- Many government delegations visited New Zealand in the 1990s to learn about its public-sector transformation
- Ian Ball: We wanted to be able to hold chief executives accountable for the delivery of their outputs
- Ian Ball: Knowing what your outputs cost and your financial position on a monthly basis is what you look for
Ian Ball kicks off our conversation with something of a confession.
“I didn’t study accountancy at school,” he admits. This revelation is hardly likely to damage his standing within the government financial management community, however. His academic bona fides are more than satisfied by degrees from Victoria University of Wellington and a PhD from the University of Birmingham in England, and he is now happily ensconced as Chairman of CIPFA International, where he draws on his extensive international experience of designing and managing public-sector financial systems and implementing government financial reforms.
His current role, which is focused on improving financial management in governments around the world, serves as something of a reminder of his first taste of life in the public sector in New Zealand’s Treasury Department. There is no question that his experiences there have shaped much of his approach to financial management reform, and what it takes to deliver effective impact.
New Zealand, new government
New Zealand does not lack for foreign visitors. Its climate, landscapes and hospitality have long attracted tourists from all over the world. But in the early 1990s, its magnetic allure was extended to a succession of government delegations, all of whom were keen to learn more about the country’s innovative public-sector transformation programme. “We had overseas groups visiting Treasury once a week, if not more,” recalls Ball.
The reforms involved the sweeping modernisation of the government’s accounting and financial management systems and the implementation of new performance management and accountability arrangements. The scale of the changes – as demonstrated by the overseas interest – was ground-breaking and, Ball stresses, much needed. “When I joined Treasury I wasn’t directly engaged with the reform programme straight away,” he recalls. “I was originally asked to work with several individual departments and it soon became clear that they were working within a financial system that was dysfunctional. We definitely needed to start from scratch. Ministers recognised there was huge scope for improvement, and officials were given a remarkably blank sheet of paper to design a system that could engender performance.”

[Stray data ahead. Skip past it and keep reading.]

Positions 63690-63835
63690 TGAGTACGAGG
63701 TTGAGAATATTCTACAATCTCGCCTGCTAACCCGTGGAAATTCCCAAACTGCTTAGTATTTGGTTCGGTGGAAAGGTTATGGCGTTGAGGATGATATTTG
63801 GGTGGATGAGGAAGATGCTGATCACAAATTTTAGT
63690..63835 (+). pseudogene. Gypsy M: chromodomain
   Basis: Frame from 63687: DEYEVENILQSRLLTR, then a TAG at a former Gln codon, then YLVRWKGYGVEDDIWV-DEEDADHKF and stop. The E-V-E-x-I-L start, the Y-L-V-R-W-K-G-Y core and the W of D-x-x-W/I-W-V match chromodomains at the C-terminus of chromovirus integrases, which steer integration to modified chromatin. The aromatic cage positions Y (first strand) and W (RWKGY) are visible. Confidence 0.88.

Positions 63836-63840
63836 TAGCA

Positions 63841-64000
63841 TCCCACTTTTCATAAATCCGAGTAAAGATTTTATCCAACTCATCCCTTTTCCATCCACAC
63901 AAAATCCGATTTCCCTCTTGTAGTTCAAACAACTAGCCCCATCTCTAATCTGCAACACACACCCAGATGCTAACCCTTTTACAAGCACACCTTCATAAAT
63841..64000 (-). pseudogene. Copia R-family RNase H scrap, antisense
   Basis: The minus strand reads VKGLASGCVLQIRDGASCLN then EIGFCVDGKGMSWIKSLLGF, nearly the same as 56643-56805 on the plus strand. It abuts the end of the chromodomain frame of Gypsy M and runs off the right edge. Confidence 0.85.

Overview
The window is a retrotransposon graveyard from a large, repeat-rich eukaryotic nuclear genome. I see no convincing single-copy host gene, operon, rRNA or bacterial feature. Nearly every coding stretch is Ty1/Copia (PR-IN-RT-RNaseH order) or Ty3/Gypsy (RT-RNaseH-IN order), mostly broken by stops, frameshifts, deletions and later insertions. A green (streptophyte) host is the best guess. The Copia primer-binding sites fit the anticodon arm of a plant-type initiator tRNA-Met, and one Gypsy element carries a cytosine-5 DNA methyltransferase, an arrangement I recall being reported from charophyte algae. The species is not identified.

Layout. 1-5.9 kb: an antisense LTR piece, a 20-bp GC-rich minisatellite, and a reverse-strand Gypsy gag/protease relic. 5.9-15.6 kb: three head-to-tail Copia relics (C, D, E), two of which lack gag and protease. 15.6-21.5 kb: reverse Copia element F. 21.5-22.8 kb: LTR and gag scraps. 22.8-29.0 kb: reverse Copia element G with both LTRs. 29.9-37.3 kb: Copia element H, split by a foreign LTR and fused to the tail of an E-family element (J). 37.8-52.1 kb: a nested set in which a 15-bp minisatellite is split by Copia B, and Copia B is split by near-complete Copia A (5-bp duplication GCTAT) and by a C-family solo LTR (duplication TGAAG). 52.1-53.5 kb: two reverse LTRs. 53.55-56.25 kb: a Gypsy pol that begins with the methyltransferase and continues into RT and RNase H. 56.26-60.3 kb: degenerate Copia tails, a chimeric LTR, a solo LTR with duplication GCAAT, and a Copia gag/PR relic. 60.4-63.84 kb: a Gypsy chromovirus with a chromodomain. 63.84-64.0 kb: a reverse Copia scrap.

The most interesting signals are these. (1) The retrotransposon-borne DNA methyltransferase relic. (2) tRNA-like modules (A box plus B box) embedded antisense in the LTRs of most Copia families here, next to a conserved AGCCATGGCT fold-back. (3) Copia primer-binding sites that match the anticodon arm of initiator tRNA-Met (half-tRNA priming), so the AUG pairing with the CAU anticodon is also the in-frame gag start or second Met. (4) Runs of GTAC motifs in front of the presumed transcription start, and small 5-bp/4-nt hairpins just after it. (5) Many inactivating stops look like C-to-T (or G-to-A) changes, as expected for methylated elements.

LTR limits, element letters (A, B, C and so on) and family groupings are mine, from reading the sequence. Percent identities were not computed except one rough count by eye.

The reform programme itself sought to clarify this public accountability by specifying government outputs, putting in place contractual agreements for services, and turning government departments into smaller agencies – a radical departure from what had gone before and what became known as ‘New Public Management‘. Under this system, policies would be justified by their outcomes, as opposed to how much they cost or the number of people they employed. Ministers were responsible for choosing the outcomes and the departmental chief executives – who were given fixed-term contracts to sharpen accountability – were responsible for producing the outputs and for the organisation of their agencies.
The first challenge, though, was to define what was meant by ’performance‘, a task that was not as straightforward as in the private sector, which focuses on items such as profit, loss and return on capital. “We started by looking at what we meant by ‘performance’ in the context of the public sector and this is what we built into the whole system,” he says. “A government department needs to deliver services but they also need to maintain their capital – both human and financial. The second thing in defining performance was starting with outcomes and how can we achieve the outcomes we want. We wanted to be able to hold chief executives accountable for the delivery of their outputs, as well as maintenance of the capital.”
Pathway to reform: the role of the chief executive
The reforms depended on a number of different – and interlinked – factors, says Ball, who stresses that if one was missing, then it wouldn’t work. “One of the things we tried to do was to make sure that the whole system was tied together,” he says. “The outputs that were specified in the chief executive’s performance agreement with the State Service Commission were the same as in the departmental budget and appropriations, and so on. And the same outputs were reported at the end of the year in the department’s statement of service delivery, which was an audited part of the financial statement and available for public scrutiny.”